Rampant oil and gas projects on the Cape West Coast are posing as much of a threat as mining operations to the region’s environment and communities, writes Miles Masterson.
Image: Zbynek Burival
The recent proposal to station a gas Floating Storage and Regasification Unit (FSRU) in St Helena Bay has brought into sharp focus the growing threat of expanding oil and gas exploration, extraction and infrastructure development on the Cape West Coast.
Offshore oil and gas exploration, led by the South African Department of Mineral Resources, is one of six key areas of the government’s ‘Operation Phakisa’ Oceans Economy initiative, intended to “unlock the potential of South Africa’s oceans”.
According to the official website, “South Africa is surrounded by a vast ocean which has not fully taken advantage of the immense potential of this untapped resource. The oceans have the potential to contribute up to ZAR177 billion to the gross domestic product (GDP) and create just over one million jobs by 2033.”
Apart from oil and gas, the other five areas under the umbrella of Operation Phakisa – officially launched in 2014 – include Marine Transport and Manufacturing, Aquaculture, Marine Protection Services, Small Harbour Development and Coastal and Marine Tourism. Yet, touted as one of the most lucrative in terms of potential revenues, oil and gas development in South Africa unsurprisingly seems to be the main focus of Operation Phakisa of late.
“Offshore Oil and Gas Exploration has indicated that South Africa’s coast and adjoining waters have possible resources of approximately nine billion barrels of oil. This is equivalent to 40 years of South African oil consumption,” states the Operation Phakisa website. “We also have eleven billion barrels of oil equivalent of natural gas, which is equal to three hundred and seventy five years of South African gas consumption.”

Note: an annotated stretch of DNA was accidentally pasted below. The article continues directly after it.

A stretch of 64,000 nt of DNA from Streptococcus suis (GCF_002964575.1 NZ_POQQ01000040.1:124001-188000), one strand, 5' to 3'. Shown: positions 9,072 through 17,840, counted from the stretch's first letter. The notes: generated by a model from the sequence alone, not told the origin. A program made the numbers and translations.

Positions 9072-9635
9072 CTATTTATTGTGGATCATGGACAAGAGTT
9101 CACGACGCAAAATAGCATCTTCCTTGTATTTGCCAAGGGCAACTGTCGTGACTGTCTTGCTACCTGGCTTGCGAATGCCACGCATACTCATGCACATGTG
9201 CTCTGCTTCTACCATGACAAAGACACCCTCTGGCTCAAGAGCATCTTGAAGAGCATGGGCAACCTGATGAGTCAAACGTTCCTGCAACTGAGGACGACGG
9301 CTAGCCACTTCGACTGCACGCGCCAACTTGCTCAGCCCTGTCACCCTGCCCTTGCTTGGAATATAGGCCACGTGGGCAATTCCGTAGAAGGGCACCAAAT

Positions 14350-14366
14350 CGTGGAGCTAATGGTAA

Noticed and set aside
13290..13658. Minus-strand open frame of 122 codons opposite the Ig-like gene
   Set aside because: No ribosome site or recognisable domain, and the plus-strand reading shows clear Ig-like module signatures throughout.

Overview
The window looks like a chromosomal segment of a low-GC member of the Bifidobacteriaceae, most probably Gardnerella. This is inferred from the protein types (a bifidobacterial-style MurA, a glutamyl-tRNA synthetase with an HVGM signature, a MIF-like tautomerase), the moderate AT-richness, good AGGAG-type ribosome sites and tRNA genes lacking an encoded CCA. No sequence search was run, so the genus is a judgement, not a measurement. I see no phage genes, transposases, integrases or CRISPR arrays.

Operation Phakisa has set a target of drilling 30 offshore exploration wells before 2030. As a result, the South African government has given the green light to a raft of oil and gas related projects across the country, from Richards Bay in KZN, to Coega in the Eastern Cape, to Port Nolloth on the Cape West Coast, many of them linked to its controversial ‘Karpowership’ project.
Heralded by its advocates as a solution to South Africa’s chronic power shortages, Karpowership is an electricity generation project, originating in Turkey, that uses natural gas to produce electricity in floating, ship-based power plants. But the controversial initiative has also been accused of inadequate environmental assessments and corrupt practices by its detractors.
Karpowership was recently granted an electricity generation license on the West Coast by the National Energy Regulator of South Africa (Nersa), widely criticised by environmental organisations, including The Green Connection, a South African NGO dedicated to opposing oil gas exploration in the country, most pointedly through its ‘Who Stole our Oceans’ campaign. The recent Nersa ruling, which also covers licences for Coega and Richards Bay, now paves the way for further oil and gas activities planned for the West Coast.
“Nersa’s decision is like a kick in the teeth of the many small-scale fishing communities we work with, who have been fighting so hard to protect their livelihoods and the marine environment they depend on,” said The Green Connection’s Strategic Lead, Liziwe McDaid. “The power ship project could cause untold, lasting damage to the environment, due to noise and potential pollution in our oceans. This could have a devastating knock-on effect on the lives of the coastal communities who rely on the oceans to put food on the table.”
Social and Ecological Threats
While on the face of it ‘Operation Phakisa’ seems like a noble objective aimed at providing jobs and improving the lot of local communities, it is accused of lining government coffers and benefiting only a few business elites, and it is also not without its detractors. Chief among its most vocal critics is The Green Connection. “The West Coast of South Africa is being threatened by oil and gas interests, and will continue to be threatened, if the country persists in exploration of offshore oil and gas developments,” says the organisation.